However, what does this mean with the character of Karen?

I assumed she'd get the job and they were writing her out, especially considering she has a Fox sitcom on the way (but let's be real...the shelf life of Fox sitcoms not starring animation is pretty limited; she should keep the 'Office' gig if offered). So, who knows? But Clearly Jim ended the episode going in a 'different' direction which also made my wife very happy.

We finally (over the last few days) caught up with the more important shows on our schedule...Lost, The Shield, 24 and Heroes.

Re: Lost

First, no update on Locke so we still don't officially know? Well, if you don't want a suprise ruined, do not look at this week's TV Guide. For the umpteenth time, an early release TV Guide has RUINED a TV surprise on a favorite show.

But this past week's "Lost" focusing on Charlie was one of the best episodes of the year. A gut wrencher.

Re: The Shield

Yes, as Phillip correctly pointed out, a show that has seen no dip (ever) in quality in 6 seasons. I wish this season was longer then 13 episodes but oh well.

And I am going to say here what I have been trumpeting for weeks now...Walton Goggins (who plays Shane Vendrell), deserves as much as anyone a supporting actor emmy nomination. Shane has become one of the most intriguing bad guys ever on TV.

I realize the emmy morons will never pay attention to the brilliance happening on Cable (other then HBO), but Goggins is a far more superior supporting actor for his show then the often nominated (though always good), Michael Imperioli as the now deceased Christopher Moltisanti on "The Sopranos".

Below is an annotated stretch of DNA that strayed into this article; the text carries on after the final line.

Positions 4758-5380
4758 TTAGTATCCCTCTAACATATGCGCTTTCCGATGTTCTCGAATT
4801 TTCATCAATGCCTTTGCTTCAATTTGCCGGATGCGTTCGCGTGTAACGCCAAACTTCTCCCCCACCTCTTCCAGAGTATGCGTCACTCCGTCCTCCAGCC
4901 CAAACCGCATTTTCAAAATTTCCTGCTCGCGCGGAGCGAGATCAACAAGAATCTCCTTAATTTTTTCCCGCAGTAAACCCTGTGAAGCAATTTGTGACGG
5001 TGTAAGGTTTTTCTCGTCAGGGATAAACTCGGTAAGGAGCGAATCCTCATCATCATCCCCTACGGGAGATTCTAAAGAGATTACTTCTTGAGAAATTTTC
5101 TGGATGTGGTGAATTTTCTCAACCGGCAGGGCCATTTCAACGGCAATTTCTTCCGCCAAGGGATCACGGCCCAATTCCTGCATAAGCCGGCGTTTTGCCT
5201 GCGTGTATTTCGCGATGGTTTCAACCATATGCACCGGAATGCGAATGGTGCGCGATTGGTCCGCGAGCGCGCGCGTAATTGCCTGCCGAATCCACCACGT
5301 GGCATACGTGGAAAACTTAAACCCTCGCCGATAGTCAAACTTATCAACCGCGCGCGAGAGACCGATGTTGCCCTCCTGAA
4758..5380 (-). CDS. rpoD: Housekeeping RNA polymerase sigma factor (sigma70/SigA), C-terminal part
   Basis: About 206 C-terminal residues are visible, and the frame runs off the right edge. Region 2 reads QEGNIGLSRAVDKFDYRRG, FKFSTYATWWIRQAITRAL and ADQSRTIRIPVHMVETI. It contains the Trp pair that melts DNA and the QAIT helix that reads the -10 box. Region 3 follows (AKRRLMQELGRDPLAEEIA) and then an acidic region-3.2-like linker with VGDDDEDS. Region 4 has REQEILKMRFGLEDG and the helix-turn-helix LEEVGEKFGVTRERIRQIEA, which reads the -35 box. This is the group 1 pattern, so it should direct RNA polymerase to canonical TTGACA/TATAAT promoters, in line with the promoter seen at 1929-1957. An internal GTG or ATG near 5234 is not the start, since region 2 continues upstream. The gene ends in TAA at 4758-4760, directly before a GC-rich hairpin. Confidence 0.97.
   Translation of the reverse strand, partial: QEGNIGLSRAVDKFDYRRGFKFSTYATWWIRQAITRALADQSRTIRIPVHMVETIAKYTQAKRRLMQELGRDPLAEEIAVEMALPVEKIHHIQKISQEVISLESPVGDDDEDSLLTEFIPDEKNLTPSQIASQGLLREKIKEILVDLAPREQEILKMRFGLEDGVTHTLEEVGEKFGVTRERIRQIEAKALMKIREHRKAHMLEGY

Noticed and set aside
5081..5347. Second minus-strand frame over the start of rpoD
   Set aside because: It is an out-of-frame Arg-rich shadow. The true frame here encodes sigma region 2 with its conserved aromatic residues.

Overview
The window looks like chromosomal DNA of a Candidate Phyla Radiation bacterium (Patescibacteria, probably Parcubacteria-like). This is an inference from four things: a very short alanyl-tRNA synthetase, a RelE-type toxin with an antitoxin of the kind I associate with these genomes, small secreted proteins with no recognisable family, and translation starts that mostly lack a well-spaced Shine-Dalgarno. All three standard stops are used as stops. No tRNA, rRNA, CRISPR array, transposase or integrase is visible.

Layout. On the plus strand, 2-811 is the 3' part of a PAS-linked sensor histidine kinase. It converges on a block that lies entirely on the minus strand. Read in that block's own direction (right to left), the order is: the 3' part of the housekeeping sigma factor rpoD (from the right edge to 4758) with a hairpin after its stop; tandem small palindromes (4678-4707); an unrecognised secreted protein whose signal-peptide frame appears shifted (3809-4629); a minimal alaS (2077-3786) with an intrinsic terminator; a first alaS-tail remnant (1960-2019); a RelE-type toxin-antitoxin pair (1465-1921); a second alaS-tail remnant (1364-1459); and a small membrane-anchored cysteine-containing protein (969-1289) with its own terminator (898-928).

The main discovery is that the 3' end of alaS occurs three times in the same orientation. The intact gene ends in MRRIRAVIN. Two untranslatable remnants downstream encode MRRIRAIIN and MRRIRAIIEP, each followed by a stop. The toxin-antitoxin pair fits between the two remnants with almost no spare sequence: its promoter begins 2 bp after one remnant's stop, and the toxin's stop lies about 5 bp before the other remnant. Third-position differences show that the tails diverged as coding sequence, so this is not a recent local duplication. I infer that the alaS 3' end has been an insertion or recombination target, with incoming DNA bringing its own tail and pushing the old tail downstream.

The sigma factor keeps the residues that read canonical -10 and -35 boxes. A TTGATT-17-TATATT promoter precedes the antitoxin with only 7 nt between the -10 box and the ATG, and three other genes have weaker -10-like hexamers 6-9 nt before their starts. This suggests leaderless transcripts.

Re: 24

The one comment we should all be making is that Rena Sofer, who's playing Jack's sister in law (and ex) on "24" has unwittingly become the queen of Monday night Television. It's so odd that Sofer is competing against herself on "Heroes" (as Nathan Petrelli's handicapped wife) and as Jack Bauer's ex, Marilyn. The woman is gorgeous so her face is always a welcome site.

Also, I didn't like him at first, but the character of Tom Lennox (Peter Macnicol) has become an instant classic. The "24" producers have in fact hit a creative home run with his character and his sardonic wit this past Monday made me laugh out loud at least 3 times.

He's a very blunt and shrewd chief of staff and considering how beloved the previous chief of staff was on this show (the now deposed character of Mike Novick who finally had a season without any appearances) they managed to get this right once again...Macnicol should dump the silly CBS procedural that only Phillip watches ("Numbers") and stick with "24".

Re: "Heroes"

Phillip will do the same but I urge ALL non "Heroes" fans to clear their DVR's and watch the "Heroes" marathon this Saturday...it's 21 hours and you can potentially catch up for Monday's season 1 finale. What a fantastic Freshman series.

Phillip Ramati said...

I plan on blogging about my personal Emmy nominees in the next week or so, and Walton Goggins is definitely on that list.

Jonathan said...

I just wanted to go along with Zodin and say I couldn't agree more with what Peter Macnichol has added to a rather drab season of "24." This season has really boggled my mind because I would say on a technical level it has been flawless. It has hit every note right on cue; every plot twist has been solved right on time, and it's moving along as quickly and efficiently as ever. However, maybe that's the problem; it's just all become too predictable. And with shows with more of an original twist out there like "Heroes" and "Friday Night Lights," and most definately "Lost," "24" kind of gets stuck in the background of been there done that territory. But the creative minds behind this show have always managed to suprise us in the past, so here's hoping that season six will be a welcome change of pace.